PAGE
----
If you want to improve your mobility, you’ll be happy to know that it’s relatively easy to do. The first step is to identify any existing mobility problems and resolve them. Things like old injuries or health conditions like arthritis can decrease mobility, for example, and you should address your condition with your physician before you attempt to improve your functional mobility.

Visiting a skilled physical therapist is usually an excellent step. PTs have the experience and training necessary to identify the underlying cause of your decreased mobility and help you address it. You can also work with a knowledgeable personal trainer to help you avoid injury, rehabilitate old injuries, work with pre-existing physical conditions, and help you improve your mobility. Personal training benefits physical therapy by reducing the number of treatments and recovery time in a majority of instances.

You’ll focus on targeted training and exercises designed to help you increase your mobility and start moving better. 

Is Flexibility or Mobility More Important?

People often ask us which is more critical: flexibility or mobility? The truth is, while flexibility can help you achieve enhanced mobility, extreme flexibility won’t necessarily help you become more functional and live a better life. Although you can’t underestimate the importance of functional flexibility, we don’t think everyone needs to achieve advanced yoga poses to be healthy and improve your quality of life.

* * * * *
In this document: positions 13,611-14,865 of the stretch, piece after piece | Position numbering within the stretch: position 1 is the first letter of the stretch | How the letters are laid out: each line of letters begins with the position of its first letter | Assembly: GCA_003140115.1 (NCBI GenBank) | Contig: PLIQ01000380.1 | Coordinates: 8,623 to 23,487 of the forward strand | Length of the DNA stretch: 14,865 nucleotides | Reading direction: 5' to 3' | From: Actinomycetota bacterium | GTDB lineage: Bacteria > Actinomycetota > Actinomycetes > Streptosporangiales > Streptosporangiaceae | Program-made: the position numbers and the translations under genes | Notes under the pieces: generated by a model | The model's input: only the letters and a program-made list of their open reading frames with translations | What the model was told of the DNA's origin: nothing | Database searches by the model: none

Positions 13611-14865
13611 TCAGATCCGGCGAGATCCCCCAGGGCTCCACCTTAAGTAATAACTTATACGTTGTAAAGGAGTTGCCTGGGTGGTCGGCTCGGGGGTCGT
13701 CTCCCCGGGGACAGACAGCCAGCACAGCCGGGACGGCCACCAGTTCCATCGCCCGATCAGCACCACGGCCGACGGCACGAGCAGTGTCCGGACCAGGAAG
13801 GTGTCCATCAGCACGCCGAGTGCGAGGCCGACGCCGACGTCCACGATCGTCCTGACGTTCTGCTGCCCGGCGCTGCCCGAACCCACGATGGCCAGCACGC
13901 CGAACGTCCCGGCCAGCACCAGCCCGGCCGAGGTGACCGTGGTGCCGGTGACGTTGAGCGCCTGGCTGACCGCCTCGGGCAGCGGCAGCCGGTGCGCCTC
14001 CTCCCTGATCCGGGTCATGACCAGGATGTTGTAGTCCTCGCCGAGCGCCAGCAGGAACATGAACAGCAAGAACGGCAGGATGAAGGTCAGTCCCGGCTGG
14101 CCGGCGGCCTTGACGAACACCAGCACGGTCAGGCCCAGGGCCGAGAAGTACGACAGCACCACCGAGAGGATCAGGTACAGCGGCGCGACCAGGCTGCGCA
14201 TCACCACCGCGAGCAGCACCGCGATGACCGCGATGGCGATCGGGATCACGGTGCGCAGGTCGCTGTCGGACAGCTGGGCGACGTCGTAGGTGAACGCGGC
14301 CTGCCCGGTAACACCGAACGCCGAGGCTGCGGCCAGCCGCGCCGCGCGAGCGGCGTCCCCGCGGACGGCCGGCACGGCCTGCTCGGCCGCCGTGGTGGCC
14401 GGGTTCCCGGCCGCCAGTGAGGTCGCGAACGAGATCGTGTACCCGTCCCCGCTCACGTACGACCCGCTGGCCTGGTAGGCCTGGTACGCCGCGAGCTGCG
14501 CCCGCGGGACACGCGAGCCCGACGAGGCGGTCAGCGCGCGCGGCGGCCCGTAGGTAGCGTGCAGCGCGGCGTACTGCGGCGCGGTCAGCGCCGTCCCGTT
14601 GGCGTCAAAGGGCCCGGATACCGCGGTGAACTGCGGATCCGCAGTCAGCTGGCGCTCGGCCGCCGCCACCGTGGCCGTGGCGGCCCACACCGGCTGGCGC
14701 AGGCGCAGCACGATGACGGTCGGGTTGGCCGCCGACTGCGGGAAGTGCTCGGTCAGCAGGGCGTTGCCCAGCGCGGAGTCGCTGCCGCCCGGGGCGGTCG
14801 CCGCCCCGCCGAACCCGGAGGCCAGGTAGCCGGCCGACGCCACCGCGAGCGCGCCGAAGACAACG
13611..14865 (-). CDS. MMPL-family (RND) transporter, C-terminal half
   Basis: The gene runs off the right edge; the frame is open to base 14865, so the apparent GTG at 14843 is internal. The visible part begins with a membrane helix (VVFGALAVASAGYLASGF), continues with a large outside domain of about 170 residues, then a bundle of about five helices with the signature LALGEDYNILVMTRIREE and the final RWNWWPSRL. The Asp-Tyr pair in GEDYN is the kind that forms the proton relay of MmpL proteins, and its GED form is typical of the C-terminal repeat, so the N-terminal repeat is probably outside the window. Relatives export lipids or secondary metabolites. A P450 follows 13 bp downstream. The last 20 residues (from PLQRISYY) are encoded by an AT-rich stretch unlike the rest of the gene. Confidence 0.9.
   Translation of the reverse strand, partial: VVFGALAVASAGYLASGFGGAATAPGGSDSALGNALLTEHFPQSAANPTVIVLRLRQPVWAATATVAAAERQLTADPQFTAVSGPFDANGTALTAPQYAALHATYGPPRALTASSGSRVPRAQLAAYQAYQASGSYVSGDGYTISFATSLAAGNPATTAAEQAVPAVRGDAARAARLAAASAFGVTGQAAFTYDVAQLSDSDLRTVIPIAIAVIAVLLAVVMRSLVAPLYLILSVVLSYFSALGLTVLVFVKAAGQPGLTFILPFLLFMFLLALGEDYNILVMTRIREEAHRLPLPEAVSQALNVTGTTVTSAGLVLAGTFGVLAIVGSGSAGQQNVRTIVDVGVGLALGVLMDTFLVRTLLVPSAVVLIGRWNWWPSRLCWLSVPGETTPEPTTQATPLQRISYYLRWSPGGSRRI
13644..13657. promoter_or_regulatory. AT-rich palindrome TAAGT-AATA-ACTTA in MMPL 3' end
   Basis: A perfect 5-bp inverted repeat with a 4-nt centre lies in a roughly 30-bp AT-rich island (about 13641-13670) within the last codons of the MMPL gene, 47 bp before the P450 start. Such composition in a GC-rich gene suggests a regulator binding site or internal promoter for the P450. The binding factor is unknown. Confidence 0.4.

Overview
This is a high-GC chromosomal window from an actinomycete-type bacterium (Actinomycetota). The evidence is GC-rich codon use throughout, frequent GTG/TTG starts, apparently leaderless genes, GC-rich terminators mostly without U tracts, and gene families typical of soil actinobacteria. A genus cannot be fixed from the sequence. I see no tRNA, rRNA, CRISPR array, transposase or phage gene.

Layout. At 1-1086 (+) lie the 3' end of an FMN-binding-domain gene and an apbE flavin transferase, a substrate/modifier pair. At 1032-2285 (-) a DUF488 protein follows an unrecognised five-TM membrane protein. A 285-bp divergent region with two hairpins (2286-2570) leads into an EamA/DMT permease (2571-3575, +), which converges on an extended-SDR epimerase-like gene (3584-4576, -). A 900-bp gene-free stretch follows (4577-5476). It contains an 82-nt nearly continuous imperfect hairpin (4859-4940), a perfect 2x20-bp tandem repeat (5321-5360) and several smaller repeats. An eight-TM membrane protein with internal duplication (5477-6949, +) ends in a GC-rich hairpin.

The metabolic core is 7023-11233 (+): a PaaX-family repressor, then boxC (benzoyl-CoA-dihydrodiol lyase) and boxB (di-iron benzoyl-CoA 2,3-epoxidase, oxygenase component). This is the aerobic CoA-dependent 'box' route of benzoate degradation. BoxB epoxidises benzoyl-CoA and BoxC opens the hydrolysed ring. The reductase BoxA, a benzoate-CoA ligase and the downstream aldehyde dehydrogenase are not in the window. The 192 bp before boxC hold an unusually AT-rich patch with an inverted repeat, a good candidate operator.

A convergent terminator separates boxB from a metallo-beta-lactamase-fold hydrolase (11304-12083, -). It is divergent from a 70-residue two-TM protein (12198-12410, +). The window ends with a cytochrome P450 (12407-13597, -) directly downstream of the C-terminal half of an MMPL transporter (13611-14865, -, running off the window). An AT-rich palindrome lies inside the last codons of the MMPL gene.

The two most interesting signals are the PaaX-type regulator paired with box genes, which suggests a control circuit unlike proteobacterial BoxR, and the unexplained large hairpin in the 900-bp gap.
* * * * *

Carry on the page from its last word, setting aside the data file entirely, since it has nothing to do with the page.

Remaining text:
The research backs this up. According to a review published by the Clinical Journal of Sports Medicine, static stretching doesn’t correlate with injury reduction. The bottom line: even if you can wrap your arms around your feet, it won’t ‌ help you stay fit or healthy. 

Functional mobility is the thing that will help you lead a healthier, more comfortable life. Since mobility is essential for injury prevention and athletic performance, it’s generally a better indicator of injury prevention and overall strength than flexibility. Mobility is what will help you increase joint health, banish pain, and decrease the risk of injury. 

Fortunately, it is possible to increase your mobility. Simple at-home efforts like foam rolling or using a lacrosse ball on sore muscles can increase myofascial release and improve mobility. Participating in mobility-specific classes is another excellent way to enhance your mobility gradually. 

No matter what you choose to do, be sure to work with a pro. A professional will ‌ help you enhance mobility and flexibility safely and gradually and without getting injured. 

Alloy Personal Training: Your Partner in Better Mobility

Here at Alloy, we’ve been on the mobility train for years. We know ‌our clients need high levels of mobility to feel comfortable, pain-free and perform at their highest athletic potential. 

Our trainers focus on working with each client to enhance flexibility and mobility and ensure functional fitness that improves every aspect of life.

Want to learn more about our group fitness or personal training offerings? Click here


We offer several options of personal training to meet every goal and fitness level